By Stefan J. Bos, Chief International Correspondent
MOSCOW/TBLISI (RUSHPRNEWS)12 August 2008 — Russian President Dmitry Medvedev has ordered an end to military operations against Georgia, a day after the United States accussed Moscow of “invading” the country and Christian missionaries expressed concerns about damaged churches. In a statement the Kremlin said Tuesday, August 12, that Medvedev told officials he had taken the decision to end the operation after restoring security for civilians and peacekeepers in South Ossetia. It was unclear what impact the decision would have on the other region seeking independence, Abkhazia, where Russian troops are also reported to support seperatists.
It came after Unuted States President George W. Bush, in remarks resembling the Cold War, expressed alarm that Russian forces moved beyond the zone of conflict in South Ossetia, attacked the central town of Gori, are threatening the capital Tbilisi, and may soon begin bombing the Tbilisi civilian airport.
“If these reports are accurate, these Russian actions would represent dramatic and brutal escalation of the conflict in Georgia. These actions would be inconsistent with assurances we have received from Russia that its objectives were limited to restoring the status quo in South Ossetia that existed before fighting began on August 6th,” he said.
Bush said Russia’s invasion of a sovereign neighbor and threats to its elected democratic government are unacceptable conduct in the 21st Century. Georgia’s President Mikhail Saakashvili, told repoters that Russia was aiming to overthrow his government.
“The goal of this operation is not only to seize and annex part of Georgian territory, but they clearly said that the goal of this operation is regime- change in Georgia, the change of a democratically elected government of Georgia,” he said. Moscow has denied the charges, but has been highly critical of Georgia’s leadership, and there were no signs of imminent talks.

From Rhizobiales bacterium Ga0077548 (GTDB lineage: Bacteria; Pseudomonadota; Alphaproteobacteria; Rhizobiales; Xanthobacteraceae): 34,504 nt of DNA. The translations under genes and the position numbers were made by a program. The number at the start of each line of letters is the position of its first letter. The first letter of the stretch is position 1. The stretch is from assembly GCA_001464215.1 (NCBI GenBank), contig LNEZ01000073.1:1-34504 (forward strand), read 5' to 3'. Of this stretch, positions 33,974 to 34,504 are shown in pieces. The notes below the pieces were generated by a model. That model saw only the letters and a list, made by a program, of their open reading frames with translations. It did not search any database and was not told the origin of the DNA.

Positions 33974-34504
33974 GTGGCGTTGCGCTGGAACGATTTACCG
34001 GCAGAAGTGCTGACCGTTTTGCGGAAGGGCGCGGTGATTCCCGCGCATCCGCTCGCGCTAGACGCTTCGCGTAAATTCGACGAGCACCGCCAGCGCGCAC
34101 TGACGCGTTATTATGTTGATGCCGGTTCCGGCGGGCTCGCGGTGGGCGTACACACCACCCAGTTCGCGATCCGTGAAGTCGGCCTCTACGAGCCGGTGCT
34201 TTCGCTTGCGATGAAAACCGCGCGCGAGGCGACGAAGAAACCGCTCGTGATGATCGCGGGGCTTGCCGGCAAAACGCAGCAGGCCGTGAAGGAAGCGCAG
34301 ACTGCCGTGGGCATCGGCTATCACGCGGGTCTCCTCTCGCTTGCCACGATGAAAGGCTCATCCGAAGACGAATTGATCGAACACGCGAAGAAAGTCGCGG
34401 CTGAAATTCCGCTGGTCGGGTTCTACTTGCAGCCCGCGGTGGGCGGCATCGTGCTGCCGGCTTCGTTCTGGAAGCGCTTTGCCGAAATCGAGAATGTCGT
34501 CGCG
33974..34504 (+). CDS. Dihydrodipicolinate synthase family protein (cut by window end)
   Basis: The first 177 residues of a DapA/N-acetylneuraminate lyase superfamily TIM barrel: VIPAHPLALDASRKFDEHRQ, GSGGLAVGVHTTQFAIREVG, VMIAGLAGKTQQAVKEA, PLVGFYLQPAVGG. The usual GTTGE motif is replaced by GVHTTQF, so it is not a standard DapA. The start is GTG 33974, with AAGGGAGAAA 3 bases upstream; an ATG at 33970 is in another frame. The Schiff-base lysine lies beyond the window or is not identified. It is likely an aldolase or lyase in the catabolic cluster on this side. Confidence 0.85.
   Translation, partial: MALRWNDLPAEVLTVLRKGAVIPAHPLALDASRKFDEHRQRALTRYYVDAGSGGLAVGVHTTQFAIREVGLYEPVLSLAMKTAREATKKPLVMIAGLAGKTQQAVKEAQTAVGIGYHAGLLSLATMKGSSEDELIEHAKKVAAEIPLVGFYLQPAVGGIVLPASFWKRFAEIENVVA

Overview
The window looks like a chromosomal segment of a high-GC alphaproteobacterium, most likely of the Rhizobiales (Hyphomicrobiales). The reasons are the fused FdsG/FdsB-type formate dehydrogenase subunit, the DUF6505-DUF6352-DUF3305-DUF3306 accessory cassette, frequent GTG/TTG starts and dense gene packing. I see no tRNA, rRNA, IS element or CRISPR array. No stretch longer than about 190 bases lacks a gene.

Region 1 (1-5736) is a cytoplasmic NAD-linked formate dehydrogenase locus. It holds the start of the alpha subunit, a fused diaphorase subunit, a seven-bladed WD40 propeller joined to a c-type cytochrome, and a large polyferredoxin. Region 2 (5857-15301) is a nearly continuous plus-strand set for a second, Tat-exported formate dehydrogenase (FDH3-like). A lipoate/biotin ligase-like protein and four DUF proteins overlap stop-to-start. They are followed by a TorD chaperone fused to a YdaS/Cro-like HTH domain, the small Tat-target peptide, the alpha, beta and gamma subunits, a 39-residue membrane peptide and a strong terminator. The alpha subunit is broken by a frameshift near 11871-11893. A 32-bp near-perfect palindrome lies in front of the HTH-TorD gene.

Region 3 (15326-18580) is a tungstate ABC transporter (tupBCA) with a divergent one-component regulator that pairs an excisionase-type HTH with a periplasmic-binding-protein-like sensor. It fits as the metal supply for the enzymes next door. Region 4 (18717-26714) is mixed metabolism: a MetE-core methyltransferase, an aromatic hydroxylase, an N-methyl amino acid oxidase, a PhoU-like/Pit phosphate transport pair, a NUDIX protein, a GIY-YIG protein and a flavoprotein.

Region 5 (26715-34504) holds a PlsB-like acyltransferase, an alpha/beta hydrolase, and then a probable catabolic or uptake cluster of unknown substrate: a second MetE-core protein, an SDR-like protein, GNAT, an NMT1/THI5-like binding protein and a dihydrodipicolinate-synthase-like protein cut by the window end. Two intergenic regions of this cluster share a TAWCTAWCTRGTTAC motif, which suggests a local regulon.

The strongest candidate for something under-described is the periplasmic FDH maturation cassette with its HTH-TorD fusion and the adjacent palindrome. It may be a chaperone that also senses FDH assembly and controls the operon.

Christians were also in the cross-fire, reported mission group Russian Ministries. It said at least three evangelical churches were damaged At least three evangelical churches, with which the group has worked, were damaged over the weekend in fighting in the town of Zhinvali in South Ossetia.
The conflict began late last week, and escalated over the weekend, with Pope Benedict XVI appealing for for an immediate halt to the military clashes.
SHARED CHRISTIAN HERITAGE
Making an appeal to the “shared Christian heritage” of Georgia and Russia– both predominantly Orthodox nations– the Pope promised that Catholics would pray for a quick resolution of the conflict. However on the ground, thousands of people, including many Christians, are suffering and missionaries were trying to help them, Russian Ministries said in a statement to BosNewsLife.
Before Russia’s announcement to withdraw Tuesday, August 12, there were fresh reports of Russian warplanes bombing the Georgian town of Gori. Witnesses and reporters said there was bombing of the Georgian town of Gori by Russian aircraft.
Journalists in the town reported several casualties in Gori some 75 kilometers (41 miles) west of Georgia’s capital, Tbilis, the birthplace of former Soviet leader Joseph Stalin. Also Tuesday, August 12, troops belonging to the government of the separatist province of Abkhazia launched an offensive to push Georgian troops out of the disputed Kodori Gorge, the Voice of America (VOA) reported citing local sources.
A reporter for the Reuters news agency said several bombs exploded in front of his vehicle, while a photographer for the agency spoke of seeing dead and injured people lying in the streets. Reporters said there was no sign of Russian troops south of Gori, but said there were a number of Georgian military vehicles abandoned or burnt on the road outside the town.
NEWS SOURCE: BosNewsLife,”Breaking the News for Compassionate Professionals”